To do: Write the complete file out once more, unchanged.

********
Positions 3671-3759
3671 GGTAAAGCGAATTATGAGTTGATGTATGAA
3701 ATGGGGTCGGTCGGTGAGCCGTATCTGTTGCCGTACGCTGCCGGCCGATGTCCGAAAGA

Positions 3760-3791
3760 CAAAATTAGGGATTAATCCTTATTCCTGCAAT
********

Positions 3671-3759
3671 GGTAAAGCGAATTATGAGTTGATGTATGAA
3701 ATGGGGTCGGTCGGTGAGCCGTATCTGTTGCCGTACGCTGCCGGCCGATGTCCGAAAGA

Positions 3760-3791
3760 CAAAATTAGGGATTAATCCTTATTCCTGCAAT